Sun Spots vs. Skin Cancer: The Difference Can Be Deadly

Skin cancer and sun spots may look similar, but are actually quite different from one another. Sun spots result in cosmetic concerns. Skin cancer is a serious medical condition that can be fatal. This is why it’s important to be able to tell them apart. You can use this guide to help you understand the differences between sun spots vs. skin cancer.

What is a sun spot?

Sun spots are little, flat brown spots that develop over time on the skin as a result of sun exposure. Other names for them include liver spots, solar lentigines, and age spots. In most cases, there is no bumpiness or unevenness on the skin, just a change in color. They can range in size from tiny blemishes to spots half an inch wide, and from tan to dark brown.

Sun spots usually form on areas of the body that receive a lot of sun exposure, like the:

  • Face
  • Hands
  • Shoulders
  • Arms

Sun spots also are similar to freckles; both are caused by an excess of melanin and sun exposure. However, sun spots tend to be bigger and they don’t usually form in clusters.

Even though sun spots tend to affect older people, they are also common among younger people who spend a lot of time outdoors without skin protection. Other causes and risk factors for sun spots include:

  • Fair skin tone
  • History of sunburns
  • Using tanning beds

Can sun spots turn into cancer?

Most sun spots don’t present any kind of health risk, but melanoma and other forms of skin cancer can develop in the same areas. This is another reason why it’s important to be able to tell them apart.

Skin care for sun spots

When you’re out in the sun, dressing in protective clothing is key to minimizing sun spots. If you already have sun spots, wearing sunscreen and using an exfoliator regularly will encourage the turnover of skin cells and reduce discoloration. In some cases, a professional skin examination or skin biopsy might be necessary to receive an accurate diagnosis and plan treatment.

Treatment options for sun spots include:

  • Bleaching creams
  • Intense pulsed light
  • Freezing (cryotherapy)
  • Chemical peels

What is skin cancer?

Skin cancer develops when damaged DNA causes mutations in cells in the skin’s outer layer — the epidermis. These mutations cause skin cells to proliferate uncontrollably, eventually resulting in cancerous tumors. The majority of skin cancers develop in sun-exposed areas, but they can develop elsewhere. After just five sunburns, your risk of developing the deadliest form of skin cancer, melanoma, doubles, according to one study.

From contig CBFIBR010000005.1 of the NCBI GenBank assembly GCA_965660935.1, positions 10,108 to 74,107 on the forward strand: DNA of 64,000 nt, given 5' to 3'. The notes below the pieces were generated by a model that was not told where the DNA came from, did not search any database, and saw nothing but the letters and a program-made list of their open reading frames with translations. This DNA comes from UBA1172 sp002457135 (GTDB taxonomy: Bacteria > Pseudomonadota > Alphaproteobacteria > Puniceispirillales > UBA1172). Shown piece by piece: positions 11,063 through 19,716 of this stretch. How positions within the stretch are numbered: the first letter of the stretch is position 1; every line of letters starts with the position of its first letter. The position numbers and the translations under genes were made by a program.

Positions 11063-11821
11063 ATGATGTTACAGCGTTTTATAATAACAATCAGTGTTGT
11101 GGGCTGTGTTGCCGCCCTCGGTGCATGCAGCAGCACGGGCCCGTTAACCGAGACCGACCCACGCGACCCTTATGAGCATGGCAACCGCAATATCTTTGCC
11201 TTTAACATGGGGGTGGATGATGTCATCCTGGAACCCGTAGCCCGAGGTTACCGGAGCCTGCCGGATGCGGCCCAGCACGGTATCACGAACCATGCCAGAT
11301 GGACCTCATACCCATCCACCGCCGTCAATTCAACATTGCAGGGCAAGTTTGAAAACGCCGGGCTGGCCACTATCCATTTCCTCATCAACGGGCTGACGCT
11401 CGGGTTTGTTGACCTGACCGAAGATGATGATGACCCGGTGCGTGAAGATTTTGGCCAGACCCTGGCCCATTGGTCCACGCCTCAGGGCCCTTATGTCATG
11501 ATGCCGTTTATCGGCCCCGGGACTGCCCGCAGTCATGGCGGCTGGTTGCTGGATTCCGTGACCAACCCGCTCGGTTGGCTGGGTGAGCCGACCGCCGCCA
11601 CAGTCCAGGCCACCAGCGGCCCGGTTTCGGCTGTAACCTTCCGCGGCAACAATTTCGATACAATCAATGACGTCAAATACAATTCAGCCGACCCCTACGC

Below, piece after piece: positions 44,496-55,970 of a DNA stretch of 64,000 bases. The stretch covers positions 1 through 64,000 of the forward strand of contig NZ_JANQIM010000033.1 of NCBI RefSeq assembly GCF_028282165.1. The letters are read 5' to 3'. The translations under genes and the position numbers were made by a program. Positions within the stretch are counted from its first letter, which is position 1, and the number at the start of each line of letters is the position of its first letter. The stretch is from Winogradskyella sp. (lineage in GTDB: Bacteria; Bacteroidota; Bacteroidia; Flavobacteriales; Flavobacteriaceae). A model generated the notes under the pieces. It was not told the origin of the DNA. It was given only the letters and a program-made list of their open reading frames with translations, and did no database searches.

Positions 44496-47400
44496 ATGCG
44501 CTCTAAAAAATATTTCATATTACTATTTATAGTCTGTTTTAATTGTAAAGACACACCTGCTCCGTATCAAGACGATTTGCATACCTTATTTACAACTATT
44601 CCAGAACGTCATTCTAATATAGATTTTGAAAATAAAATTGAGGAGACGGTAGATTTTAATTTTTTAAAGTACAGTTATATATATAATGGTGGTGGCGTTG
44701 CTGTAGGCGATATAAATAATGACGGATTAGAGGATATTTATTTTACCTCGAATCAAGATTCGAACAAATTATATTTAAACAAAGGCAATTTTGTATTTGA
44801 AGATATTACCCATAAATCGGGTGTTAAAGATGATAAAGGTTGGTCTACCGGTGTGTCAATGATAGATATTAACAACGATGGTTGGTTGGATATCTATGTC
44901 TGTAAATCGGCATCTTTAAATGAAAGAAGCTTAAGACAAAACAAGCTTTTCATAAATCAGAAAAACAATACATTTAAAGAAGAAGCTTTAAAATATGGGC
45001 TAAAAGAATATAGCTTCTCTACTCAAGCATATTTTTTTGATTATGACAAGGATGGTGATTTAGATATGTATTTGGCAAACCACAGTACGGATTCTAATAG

Skin cancers tend to be named for the type of cells they start in. The three most common types are:

  • Basal cell carcinoma. It starts in the basal cells, which produce new skin cells. It usually appears as shiny, flesh-colored, or pink bumps on the skin, sometimes with visible blood vessels.
  • Squamous cell carcinoma. This begins in the squamous cells and appears as a flat lesion with a scaly, crusty surface or a hard, red nodule.
  • This starts in the body’s pigment cells, the melanocytes. It usually appears in the form of a mole that changes in size and has uneven pigmentation and irregular boundaries.

Risk factors for skin cancer include:

  • Light skin tone
  • History of sunburns or excessive sun exposure
  • Precancerous skin lesions
  • Moles
  • Family or personal history of cancer
  • UV radiation exposure

Difference between sun spots vs. skin cancer

Good news: Skin cancer survival rates are high. The two most common types, basal cell and squamous cell skin cancers, are rarely fatal. When people have melanoma treated before it spreads to the lymph nodes, the five-year survival rate is 99%.

Receiving prompt treatment depends on early detection, which is more likely if you can tell the difference between sun spots vs. skin cancer.

One of the best ways to tell the difference between sun spots vs. skin cancer is to use the ABCDE method. If you answer yes to any of the questions below, it’s best to visit a dermatologist right away for a skin analysis.

  • Is the spot asymmetrical?
  • Does the spot have uneven or rough borders?
  • Does the spot have any colorations that vary from brown, black, and tan hues?
  • Is the diameter of the spot bigger than six millimeters?
  • Has the spot changed in size or appearance?

Other differences

Sun spots, unlike skin cancer, are primarily a cosmetic concern associated with skin aging and cumulative UV damage. Here are two other key differences to be aware of:


  • Flat brown patches that are uniform in color with a smooth texture
  • Spots that change in size and texture (rough, scaly or crusty)

Location on the body

  • Face, hands, shoulders, arms, chest, or other areas highly exposed to UV rays
  • Anywhere on the body

When in doubt, check it out

Sun spots, while typically benign, can indicate underlying skin damage and an increased risk of skin cancer. Florida Medical Clinic Orlando Health offers comprehensive dermatology services focused on skin health, including skin cancer prevention, diagnosis, and treatment. We treat a variety of skin conditions, including skin cancer and sun spots. Call our Dermatology Department today or use our online appointment tool to schedule a visit.

About Michael A. Montuno, MD

A graduate of the University of Florida, Dr. Michael Montuno is a board-certified dermatologist and Mohs surgeon. He has also trained as a fellow at the TriHealth Good Samaritan Hospital/The Skin Cancer Center in Cincinnati. Dr. Montuno has extensive training and experience in the diagnosis and treatment of all forms of skin cancer.



About this author.


Michael Montuno, MD

Mohs Micrographic Surgery

  • Accepting new patients

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